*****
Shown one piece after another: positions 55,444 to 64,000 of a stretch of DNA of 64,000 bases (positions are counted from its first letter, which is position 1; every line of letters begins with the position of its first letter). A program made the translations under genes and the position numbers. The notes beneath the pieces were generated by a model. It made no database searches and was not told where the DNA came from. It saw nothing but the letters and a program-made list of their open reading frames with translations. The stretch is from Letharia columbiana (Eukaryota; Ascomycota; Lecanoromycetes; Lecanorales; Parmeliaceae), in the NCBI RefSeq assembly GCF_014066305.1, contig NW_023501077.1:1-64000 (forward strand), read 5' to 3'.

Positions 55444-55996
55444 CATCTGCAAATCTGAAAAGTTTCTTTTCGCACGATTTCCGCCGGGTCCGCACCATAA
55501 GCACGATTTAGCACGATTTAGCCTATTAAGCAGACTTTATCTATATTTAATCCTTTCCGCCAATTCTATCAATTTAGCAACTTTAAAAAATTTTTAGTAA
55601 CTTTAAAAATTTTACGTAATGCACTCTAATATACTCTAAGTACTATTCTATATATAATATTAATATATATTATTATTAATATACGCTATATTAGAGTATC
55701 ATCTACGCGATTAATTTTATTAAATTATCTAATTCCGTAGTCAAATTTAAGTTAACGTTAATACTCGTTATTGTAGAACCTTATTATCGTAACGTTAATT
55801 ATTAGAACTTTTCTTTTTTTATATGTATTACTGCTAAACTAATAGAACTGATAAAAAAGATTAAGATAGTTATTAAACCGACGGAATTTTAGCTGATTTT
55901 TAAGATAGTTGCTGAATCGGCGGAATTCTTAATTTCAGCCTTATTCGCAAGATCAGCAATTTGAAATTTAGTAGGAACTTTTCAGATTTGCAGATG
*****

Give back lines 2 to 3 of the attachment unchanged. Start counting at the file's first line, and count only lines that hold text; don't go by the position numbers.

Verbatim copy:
Positions 55444-55996
55444 CATCTGCAAATCTGAAAAGTTTCTTTTCGCACGATTTCCGCCGGGTCCGCACCATAA